Thursday, November 4, 2010

Why is it a bad thing to be a tattle tale?

I am starting to hear my daughter say "we don't want to be a tattle tale" and when I put some thought to this it really actually bothers me.  I know she is hearing this at daycare and she is in that "tattle tale stage".  But seriously - why is it bad and looked down on, often labeling the child and making them feel horrible for telling the truth.  Do we not want our kids to tell us the truth?  Do we want our kids to come to us if something is wrong?  Do we want open communications with our kids?

If your child was being bullied - would you want them to tell you? 
If your child knew of something that could affect someone's safety - would you want them to tell you? 
If your child knew of a crime or abuse being committed - would you want them to tell you?

I hope your answer would be "ABSO-FREAKIN-LUTELY!" 

So why do people instill in their young children (often between 2-5 years old) that it's not right to "tattle” (squeal, rat, nark, snitch, hate).  I realize "Jenny took my toy" is a lot different then "Brutus keeps shoving me in my locker", so we need to use discretion as parents on how to appropriately handle the tattling. 

I often see this when a child complains to an adult:  a. the adult doesn't actually know if the other person is guilty of the accusation or b. the adult doesn't know how to handle the situation.  I don't think you should say to the tattling child right away "don't be a tattle tale, it's not nice".  Now, I don't agree that you should just react after a "tattle" has been told either.  You need to watch and be confident that the person is truly guilty and decide if it requires action.

Often times young tattle tales don't even require any action from the adult.  They are insignificant things - but keep in mind that it wasn't insignificant to your child at the time.  Maybe sometimes the kid tattling needs someone to just listen to them.  Pay attention to what they may be trying to tell you, and I don't mean just their words.  Maybe something is going on emotionally with them and they just want your attention, or maybe even just your recognition of their own good behavior. 

How about when a tattle tale happens respond to them by saying something like "thank you for not joining in and making fun of Jenny, I know you know that is not nice and I appreciate your concern" instead of just saying "don't be a tattle tale".  Try putting the focus back on them in a positive way.  It could communicate to the tattler that the truth is ok at the same time you are not just going react towards the offenders right away just because they told on them.  I think sometimes when we just halt it with "don't be a tattle tale" we unconsciously just inhibited them from speaking the truth.  And we all want our kids to tell us the truth about everything don't we?

As I mentioned before, after a tattle happens you need to watch and know if something is going on that does need addressed.  We can’t just jump in and solve all of our kid’s social conflicts.  If we did that they’d never learn how to resolve conflicts with friends.  And if we jump in all of the time (or even just once) the tattler will have repercussions from his/her “friends” for tattling.  Remember – it’s not always easy for the tattler.  A friend reminded me of this by saying “when is it ever easy to do the right thing?”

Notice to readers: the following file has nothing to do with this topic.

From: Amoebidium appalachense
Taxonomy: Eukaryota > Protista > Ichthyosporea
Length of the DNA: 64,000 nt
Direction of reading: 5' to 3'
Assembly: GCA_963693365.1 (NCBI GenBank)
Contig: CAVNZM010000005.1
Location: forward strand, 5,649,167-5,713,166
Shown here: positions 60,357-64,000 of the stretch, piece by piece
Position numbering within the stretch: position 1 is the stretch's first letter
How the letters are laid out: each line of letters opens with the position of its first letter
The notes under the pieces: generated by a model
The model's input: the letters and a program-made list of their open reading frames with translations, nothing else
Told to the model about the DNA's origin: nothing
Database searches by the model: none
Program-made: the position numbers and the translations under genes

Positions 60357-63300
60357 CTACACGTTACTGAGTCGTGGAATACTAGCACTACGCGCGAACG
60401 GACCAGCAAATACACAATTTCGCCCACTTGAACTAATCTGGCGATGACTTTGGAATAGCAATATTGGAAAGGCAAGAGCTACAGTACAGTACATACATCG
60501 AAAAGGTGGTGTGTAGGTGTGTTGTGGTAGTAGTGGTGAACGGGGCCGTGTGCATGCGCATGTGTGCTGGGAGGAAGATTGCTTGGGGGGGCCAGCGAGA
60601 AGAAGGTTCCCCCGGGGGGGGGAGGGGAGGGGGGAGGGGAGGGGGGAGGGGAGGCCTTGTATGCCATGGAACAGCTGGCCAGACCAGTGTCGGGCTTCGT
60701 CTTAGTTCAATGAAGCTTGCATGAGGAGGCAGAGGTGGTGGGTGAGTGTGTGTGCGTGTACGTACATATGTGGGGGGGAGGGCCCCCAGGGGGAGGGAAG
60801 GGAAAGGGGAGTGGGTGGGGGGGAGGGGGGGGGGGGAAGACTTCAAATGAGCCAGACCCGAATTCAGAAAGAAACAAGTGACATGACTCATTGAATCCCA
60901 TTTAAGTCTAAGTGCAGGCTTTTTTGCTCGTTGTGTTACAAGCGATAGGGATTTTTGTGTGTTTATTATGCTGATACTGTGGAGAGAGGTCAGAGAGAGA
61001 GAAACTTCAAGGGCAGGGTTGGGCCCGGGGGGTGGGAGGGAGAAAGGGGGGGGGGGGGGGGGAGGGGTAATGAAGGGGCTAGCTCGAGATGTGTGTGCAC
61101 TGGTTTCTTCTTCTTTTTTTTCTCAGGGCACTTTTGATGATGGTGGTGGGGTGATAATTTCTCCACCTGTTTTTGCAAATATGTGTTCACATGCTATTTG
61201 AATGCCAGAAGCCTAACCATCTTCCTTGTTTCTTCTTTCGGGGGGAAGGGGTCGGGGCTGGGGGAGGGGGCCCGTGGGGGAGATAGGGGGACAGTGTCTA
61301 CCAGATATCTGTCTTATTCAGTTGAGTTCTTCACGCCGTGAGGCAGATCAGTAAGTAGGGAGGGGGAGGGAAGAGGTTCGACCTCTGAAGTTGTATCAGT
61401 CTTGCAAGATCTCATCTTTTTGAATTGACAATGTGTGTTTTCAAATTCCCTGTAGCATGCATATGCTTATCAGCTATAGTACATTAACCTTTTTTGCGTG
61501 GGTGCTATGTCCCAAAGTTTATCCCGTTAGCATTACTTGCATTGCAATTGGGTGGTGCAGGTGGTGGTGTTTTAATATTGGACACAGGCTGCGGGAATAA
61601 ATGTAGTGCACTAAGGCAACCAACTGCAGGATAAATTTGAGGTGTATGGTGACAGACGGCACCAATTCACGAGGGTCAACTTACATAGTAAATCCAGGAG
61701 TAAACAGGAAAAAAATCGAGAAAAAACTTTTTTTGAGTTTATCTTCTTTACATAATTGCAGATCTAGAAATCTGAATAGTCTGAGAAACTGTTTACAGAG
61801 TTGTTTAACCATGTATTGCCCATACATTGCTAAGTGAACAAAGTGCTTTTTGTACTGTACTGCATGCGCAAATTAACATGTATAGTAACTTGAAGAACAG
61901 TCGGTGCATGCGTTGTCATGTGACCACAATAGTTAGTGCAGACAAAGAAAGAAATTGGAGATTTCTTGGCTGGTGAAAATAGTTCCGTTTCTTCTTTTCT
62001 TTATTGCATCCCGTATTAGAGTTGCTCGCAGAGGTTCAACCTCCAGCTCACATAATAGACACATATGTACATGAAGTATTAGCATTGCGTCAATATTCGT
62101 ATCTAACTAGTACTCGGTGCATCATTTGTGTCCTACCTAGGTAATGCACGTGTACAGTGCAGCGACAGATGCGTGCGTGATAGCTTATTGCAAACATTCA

- Mamma G -


  1. You are a women of wisdom!

  2. I must say you put much thought into this very important topic. I am guilty of doing this with my sons a lot. More times than not it is about each other and about "it's my turn of his", but there has been a time when I am glad that my son trusted me enough to tell. It was probably the hardest thing for him to do, but he told just the same. I do know it was the constant nagging I do with my kids about how no matter what happens they can always come to me with anything and I won't be mad if you tell me the truth.

  3. I never thought of it that way! Lil Mootz is too little yet to understand tattling...heck, he can't even say his own name yet, but once he reaches that stage, you're absolutely right, it's important that I teach him the difference between "tattling" and telling me something of genuine concern. I do want him to know that he can tell me anything, regardless of the situation, and give it the attention it deserves.

  4. OMG - I'm sooo excited to actually have comments on my blog post! Thanks girls.

  5. I hear ya! Our princess of the house has been trying to establish her monarchy with constant corrections to her little brother(s. yes, even the baby!). When they don't listen she comes running to me - I can tell by the foot poundings when it's a tattle coming down the stairs. We had a conversation when it first started about when it's appropriate to come tell me: someone could get hurt; or someone is being mean and you couldn't work it out with them when you tried to talk to them. I was taken back when another parent immediately accused my daughter of tattling on hers when, personally, I would have wanted to know if it was my kid. What she was doing was dangerous and isn't allowed in my house. I was worried, like you mentioned, how this would affect her future decisions about when it's time to tell an adult. I just brought up the difference about tattling and getting an adult to help, and assured her I was happy she came to tell me because I would have been worried the other child could have been hurt. These kids can only learn how to make decisions if we guide them HOW to do it, instead of just labeling them for it!